M Street Park[edit]

Between M and N streets and north of Broadway, the M Street Park was one of the most desirable addresses in Boston in the late 19th century, and the brownstone buildings overlooking the park on the south side of the park remain some of the best examples of this style of architecture in New England. M Street Park is also home to the first standing Vietnam memorial in the nation. Included in this memorial are all the names of the South Boston residents who gave their lives fighting for the United States.

South Boston Maritime Park[edit]

Located at D Street and Northern Avenue, Boston, Massachusetts, the park is a rectangle of green lawn, gardens, trees, benches, and paved walkways. Artwork along the paths displays fish and sea motifs, paying tribute to the city’s maritime background. The roofed seating area provides partial shade and tables and chairs, an ideal spot for lunch. A seasonal café on the premises and will soon be home to Larry J's BBQ Cafe.. [34]

Joe Moakley Park[edit]

This urban park features baseball and soccer fields, a spray area and a jogging track at 600 William J. Day Blvd., South Boston. Right by local transportation families have easy access in traveling to enjoy their day.

Castle Island Park[edit]

Site of Fort Independence (open in the summer) with beach, picnic and jogging area. 2010 William J Day Blvd

The Lawn on D[edit]

A lawn on 420 D Street on the east side of the Boston Convention and Exhibition Center.

Raymond L. Flynn Marine Park[edit]

Bay views, open lawn, athletic fields and a playground are features of this waterside park. Located on Farragut Road.[35]

Peters Park[edit]

This kid friendly park had a play area just for children. With a garden and an off leash dog rush, plus courts for tennis and basketball. 230 Shawmut Ave[36] Peters Park is not in South Boston. Shawmut Avenue is in the South End.[37]

Marine Industrial Park[edit]

This 191-acre waterfront area features businesses plus a brewery, a museum and a cruise terminal. [38]

Public housing[edit]

South Boston is home to some of the oldest public housing in the United States.[39] In the last 30 years, they have changed from having a mostly Irish-American population to a more ethnically mixed population.[citation needed] The housing facilities are under the control of the Boston Housing Authority (BHA)[40] and include West Broadway which was built in 1949 and occupies 20 acres (81,000 m2),[41] West Ninth Street[42] (these three facilities are next to each other and commonly called D street), Old Colony which was built in 1941,[43] and Mary Ellen McCormack, which is the BHA's oldest development, being constructed in 1936. It was originally called Old Harbor Village.[44]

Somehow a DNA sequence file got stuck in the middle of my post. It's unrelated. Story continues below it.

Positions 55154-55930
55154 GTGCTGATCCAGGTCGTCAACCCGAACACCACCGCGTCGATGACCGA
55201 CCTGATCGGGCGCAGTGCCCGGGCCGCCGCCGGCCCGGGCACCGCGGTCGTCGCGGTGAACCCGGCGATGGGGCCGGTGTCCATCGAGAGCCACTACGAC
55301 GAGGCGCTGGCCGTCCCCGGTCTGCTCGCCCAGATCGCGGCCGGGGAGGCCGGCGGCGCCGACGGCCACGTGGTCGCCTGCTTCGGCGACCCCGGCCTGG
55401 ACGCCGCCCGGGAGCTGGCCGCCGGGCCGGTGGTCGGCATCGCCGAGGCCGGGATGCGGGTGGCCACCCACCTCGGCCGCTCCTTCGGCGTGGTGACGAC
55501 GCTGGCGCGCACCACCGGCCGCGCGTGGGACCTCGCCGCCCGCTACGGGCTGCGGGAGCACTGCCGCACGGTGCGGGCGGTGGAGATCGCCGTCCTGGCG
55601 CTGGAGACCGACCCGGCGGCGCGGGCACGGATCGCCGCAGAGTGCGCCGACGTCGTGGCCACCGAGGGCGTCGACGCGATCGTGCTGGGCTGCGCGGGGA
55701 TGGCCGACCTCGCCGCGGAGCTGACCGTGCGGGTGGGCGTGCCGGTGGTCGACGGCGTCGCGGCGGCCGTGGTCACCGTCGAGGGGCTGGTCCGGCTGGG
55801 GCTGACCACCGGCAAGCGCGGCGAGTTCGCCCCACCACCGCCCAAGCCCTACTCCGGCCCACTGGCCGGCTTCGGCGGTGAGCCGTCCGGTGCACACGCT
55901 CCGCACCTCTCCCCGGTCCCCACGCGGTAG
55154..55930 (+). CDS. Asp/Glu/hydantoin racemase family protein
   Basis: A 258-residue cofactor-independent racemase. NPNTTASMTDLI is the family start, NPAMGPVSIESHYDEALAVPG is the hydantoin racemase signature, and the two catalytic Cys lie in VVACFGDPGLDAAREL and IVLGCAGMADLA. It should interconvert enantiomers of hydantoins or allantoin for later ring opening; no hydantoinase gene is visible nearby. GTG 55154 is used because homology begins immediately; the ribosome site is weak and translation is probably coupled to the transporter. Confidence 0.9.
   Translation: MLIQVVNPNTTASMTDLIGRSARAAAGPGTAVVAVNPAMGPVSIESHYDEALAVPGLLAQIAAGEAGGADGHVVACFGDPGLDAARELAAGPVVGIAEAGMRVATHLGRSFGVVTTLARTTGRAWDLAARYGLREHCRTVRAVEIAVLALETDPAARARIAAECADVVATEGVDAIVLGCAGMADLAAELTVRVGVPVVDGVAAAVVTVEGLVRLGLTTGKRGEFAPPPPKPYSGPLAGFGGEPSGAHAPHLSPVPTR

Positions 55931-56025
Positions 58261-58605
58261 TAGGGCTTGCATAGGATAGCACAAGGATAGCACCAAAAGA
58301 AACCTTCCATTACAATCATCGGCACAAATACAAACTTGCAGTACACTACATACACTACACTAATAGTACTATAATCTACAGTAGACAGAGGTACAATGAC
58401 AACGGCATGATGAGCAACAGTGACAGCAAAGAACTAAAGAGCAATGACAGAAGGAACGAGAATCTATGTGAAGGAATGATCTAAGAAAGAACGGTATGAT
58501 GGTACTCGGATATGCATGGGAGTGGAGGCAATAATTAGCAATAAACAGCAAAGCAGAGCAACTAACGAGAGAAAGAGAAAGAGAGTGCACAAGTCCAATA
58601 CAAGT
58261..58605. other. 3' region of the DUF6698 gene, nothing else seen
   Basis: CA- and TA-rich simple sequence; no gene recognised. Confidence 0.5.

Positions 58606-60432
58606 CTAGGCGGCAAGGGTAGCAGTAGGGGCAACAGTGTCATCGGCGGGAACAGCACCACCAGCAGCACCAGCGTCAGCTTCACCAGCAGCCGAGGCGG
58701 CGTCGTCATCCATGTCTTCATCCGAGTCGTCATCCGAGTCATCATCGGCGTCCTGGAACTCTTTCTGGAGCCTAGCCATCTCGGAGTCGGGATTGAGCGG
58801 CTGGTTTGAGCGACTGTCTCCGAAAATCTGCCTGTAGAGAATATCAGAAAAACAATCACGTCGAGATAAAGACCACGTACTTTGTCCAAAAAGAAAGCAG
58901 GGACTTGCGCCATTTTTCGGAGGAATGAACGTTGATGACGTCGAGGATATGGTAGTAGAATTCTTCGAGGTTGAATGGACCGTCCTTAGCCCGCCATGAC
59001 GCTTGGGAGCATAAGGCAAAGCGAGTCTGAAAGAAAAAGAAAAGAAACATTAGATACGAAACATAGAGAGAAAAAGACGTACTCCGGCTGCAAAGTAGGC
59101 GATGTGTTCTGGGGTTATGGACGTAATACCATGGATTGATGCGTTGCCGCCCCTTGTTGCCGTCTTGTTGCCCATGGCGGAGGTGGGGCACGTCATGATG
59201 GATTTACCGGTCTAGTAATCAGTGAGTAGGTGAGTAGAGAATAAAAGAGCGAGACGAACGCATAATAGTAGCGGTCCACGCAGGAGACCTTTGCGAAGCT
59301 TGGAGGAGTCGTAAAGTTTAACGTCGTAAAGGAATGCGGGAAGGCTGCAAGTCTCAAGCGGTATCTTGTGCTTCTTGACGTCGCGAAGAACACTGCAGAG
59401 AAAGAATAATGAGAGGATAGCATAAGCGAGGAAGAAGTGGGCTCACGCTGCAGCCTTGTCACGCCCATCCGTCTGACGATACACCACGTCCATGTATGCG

Other developments are Harbor Point (in Dorchester), Foley[45] and Monsignor Powers.[46]

As of the June 26, 2014, city officials and civilians officially celebrated the completion of the second phase of construction and redevelopment of the Old Colony housing project that took place in the neighborhood of South Boston that began construction back in 2009. The phase two completion was a huge milestone because this phase included important aspects such as high-efficiency affordable housing in town-house style and four-story elevator buildings. Part of this project was funded by a HOPE VI grant which ensured $22-million for the project to build these new public houses for the citizens of South Boston, replacing 223 original apartments along Old Colony Avenue up to Dorchester Street and over to Reverend Burke Street which were demolished. These new, affordable housing units are some of the most environmentally friendly public houses in the entire Commonwealth. In the future, the Boston Housing Authority and its partners are looking to redevelop the remaining 453 original housing units in South Boston.[47]

Transportation[edit]

South Boston is served by two Massachusetts Bay Transportation Authority Red Line rapid transit stations: Broadway and Andrew. MBTA bus service links these stations to nearby residential areas via bus routes 5, 7, 9, 10, 11.

The MBTA Silver Line, a Bus rapid transit service, connects the South Boston Waterfront with South Station via a bus tunnel beneath Congress St. and Boston Logan International Airport in neighboring East Boston via the Massachusetts Turnpike and the Ted Williams Tunnel.

In popular culture[edit]

The protagonist of the 1997 film Good Will Hunting, played by Matt Damon, was a working class genius from South Boston.

The 2006 film The Departed, directed by Martin Scorsese, was inspired by the events that took place in Boston during Whitey Bulger's reign as the kingpin of the Irish Mob.

in the 2007 class-based multiplayer shooter video game Team Fortress 2, the Scout is listed as a native of South Boston

What Doesn't Kill You is a 2008 American crime drama based on the true life story of the film's director Brian Goodman, detailing his own exploits involved with South Boston's Irish Mob.[48]

The 2015 film Black Mass was inspired by the criminal activity of Whitey Bulger.

Notable people[edit]

South Boston has been the birthplace and home to a number of notable people, including:

See also[edit]

References[edit]

Notes

  1. ^ Topographical History of South Boston. 1970.
  2. ^ "The Greening of Southie". greeningofsouthie.com.